The BR 03 Steam Locomotive

The BR 03 Steam Locomotive

By Roger Heid


Early some Sunday morning, in 1929, a train destined for Somewhere Town got stuck in Elsewhere Village. The locomotive had died. The only other motive stock available was a BR 01. She could not be used because she was too heavy for the max load of the tracks ahead. The train couldn’t go anywhere until a day later. A lot of people were angry; it caused a big stink.

After a heated discussion, a group of engineers came to the amazing conclusion that the BR 01 was plain old too fat and that she needed to lose weight in a hurry. A team of loco dieticians put her on a controlled diet, concentrating on her lower frame.

Almost a year later, the loco diet engineers were very pleased with what they had come up with, namely a locomotive that had the good looks and performance of the 01 but able to run on lines with an 18 ton restriction. They called her a BR 03. The new loco liked that. She made her appearances all over Germany, one could hardly miss her.


Between 1930 and 1938, Borsig, Henschel, Krupp and Schwartzkopff managed to build 298 of them. By 1959, the DB in West Germany still had 145 of them running around. Some of them had been subjected to some fiddling around, making them just a tad faster and less temperamental. In 1968, now only 45 left, she was re-designated BR 003. The last 10 still in service in 1971 were stationed at Ulm. A year later, the last three die-hards were retired.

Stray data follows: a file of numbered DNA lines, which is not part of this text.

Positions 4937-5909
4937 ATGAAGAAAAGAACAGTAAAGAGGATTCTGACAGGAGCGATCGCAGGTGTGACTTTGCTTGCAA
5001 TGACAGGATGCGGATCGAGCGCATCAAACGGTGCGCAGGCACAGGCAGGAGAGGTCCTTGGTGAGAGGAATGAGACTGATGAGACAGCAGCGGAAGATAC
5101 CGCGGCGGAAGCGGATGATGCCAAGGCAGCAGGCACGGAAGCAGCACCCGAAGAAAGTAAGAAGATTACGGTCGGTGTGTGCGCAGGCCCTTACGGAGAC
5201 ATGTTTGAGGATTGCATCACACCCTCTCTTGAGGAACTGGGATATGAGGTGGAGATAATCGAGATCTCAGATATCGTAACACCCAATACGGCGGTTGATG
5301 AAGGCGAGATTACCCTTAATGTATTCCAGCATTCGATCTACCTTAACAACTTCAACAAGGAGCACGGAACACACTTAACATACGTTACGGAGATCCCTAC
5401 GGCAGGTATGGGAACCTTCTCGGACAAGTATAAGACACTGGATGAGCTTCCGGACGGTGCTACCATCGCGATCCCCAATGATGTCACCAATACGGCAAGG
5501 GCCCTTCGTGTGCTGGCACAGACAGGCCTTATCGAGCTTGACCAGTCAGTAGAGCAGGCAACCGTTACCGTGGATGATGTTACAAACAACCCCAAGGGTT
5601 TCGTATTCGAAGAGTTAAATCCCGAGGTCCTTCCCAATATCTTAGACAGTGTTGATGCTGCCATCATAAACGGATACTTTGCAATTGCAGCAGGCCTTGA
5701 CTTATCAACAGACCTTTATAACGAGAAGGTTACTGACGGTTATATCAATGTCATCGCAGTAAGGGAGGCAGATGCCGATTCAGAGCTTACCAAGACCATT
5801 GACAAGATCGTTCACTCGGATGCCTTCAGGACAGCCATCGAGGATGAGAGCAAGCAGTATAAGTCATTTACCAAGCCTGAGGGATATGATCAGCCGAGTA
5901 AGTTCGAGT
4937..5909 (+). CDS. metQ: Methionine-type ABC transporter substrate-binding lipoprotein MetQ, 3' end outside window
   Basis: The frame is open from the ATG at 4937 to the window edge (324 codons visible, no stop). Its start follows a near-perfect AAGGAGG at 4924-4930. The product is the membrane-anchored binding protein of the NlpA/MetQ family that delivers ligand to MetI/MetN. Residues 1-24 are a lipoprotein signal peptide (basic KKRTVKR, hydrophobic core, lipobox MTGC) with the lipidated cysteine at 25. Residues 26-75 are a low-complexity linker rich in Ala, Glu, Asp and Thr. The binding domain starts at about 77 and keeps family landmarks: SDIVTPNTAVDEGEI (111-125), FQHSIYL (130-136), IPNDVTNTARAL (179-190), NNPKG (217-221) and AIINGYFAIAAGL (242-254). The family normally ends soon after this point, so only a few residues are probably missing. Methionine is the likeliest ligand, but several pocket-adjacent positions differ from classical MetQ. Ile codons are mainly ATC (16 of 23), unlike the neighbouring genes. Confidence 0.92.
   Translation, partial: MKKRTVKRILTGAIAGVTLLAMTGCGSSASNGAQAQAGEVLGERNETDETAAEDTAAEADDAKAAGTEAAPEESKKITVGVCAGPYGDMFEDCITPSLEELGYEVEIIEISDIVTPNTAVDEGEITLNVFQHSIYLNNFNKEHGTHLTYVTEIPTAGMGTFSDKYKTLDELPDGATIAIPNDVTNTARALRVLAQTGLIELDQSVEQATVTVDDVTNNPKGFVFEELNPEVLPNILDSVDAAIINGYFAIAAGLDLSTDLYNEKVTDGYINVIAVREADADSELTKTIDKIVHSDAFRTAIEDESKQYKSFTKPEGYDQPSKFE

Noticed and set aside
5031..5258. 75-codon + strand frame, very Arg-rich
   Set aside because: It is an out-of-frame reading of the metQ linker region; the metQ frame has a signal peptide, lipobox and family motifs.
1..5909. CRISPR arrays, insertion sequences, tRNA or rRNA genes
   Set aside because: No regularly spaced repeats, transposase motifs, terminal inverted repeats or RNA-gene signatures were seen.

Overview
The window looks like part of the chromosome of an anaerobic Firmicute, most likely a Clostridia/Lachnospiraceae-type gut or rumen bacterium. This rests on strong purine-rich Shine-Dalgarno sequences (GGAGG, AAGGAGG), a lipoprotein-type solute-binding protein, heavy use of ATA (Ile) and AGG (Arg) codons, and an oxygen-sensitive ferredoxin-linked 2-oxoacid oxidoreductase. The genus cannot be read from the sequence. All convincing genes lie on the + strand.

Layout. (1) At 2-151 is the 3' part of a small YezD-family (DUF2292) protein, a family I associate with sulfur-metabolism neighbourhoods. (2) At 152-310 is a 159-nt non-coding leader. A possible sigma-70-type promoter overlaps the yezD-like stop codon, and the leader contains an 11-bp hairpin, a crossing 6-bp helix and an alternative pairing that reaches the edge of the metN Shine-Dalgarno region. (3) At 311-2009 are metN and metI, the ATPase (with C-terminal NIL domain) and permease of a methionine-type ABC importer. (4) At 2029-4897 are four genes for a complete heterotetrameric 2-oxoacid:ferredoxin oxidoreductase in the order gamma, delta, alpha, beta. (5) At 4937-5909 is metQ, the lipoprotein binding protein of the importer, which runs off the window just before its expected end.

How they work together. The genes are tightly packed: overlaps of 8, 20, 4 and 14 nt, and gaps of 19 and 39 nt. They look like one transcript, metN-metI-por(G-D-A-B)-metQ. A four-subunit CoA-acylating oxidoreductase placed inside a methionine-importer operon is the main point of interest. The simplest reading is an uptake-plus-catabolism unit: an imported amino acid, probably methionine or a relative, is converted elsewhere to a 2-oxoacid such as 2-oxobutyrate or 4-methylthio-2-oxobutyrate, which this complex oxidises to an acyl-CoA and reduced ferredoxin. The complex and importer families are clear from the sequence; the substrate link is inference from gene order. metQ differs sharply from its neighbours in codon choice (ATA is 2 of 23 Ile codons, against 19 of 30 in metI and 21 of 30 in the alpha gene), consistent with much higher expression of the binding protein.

The DRG in East Germany inherited 86 of them. Poland took over 35 samples, calling them Pm2. All we know is that one of them went on display in a railroad museum in Warsaw, the capital of Poland.

download (1)

Let’s go back to 1939, the height of the ‘Third Reich’. Some engineers, possibly bucking for a promotion, decided to put some more finesse to the 03, and fancy her up a bit. In the process she became stream-lined, looking real pretty, and was promptly designated BR 03.10.

 imagesimages (1)

It had been planned that a total of 140 were to be built, starting in 1939; but on grounds of an outbreak of an international conflict, with extensive fireworks, production had to be cancelled in 1941, after only 60 had been assembled.

After the war, 26 of them stayed in West Germany, 21 in East Germany, 10 went to Poland (PM3). Two specimens did not survive the war; the whereabouts of one specimen is unknown.

During the post war years, there was a lot of doodling around with these 03.10s. Some issues were boiler related; others were economical concerns. Switching back and forth between brown coal, oil and back coal turned out to be a waste of time and money, actually. The end result was retirement and scrap yard for most of them by 1966. That’s why they were never re-designated.

Some were kept intact and used for excursion trains, mostly for nostalgic reasons. A few were placed in museums.


Polish PKP  Pm3

Leave a Reply

Your email address will not be published. Required fields are marked *

You may use these HTML tags and attributes: <a href="" title=""> <abbr title=""> <acronym title=""> <b> <blockquote cite=""> <cite> <code> <del datetime=""> <em> <i> <q cite=""> <strike> <strong>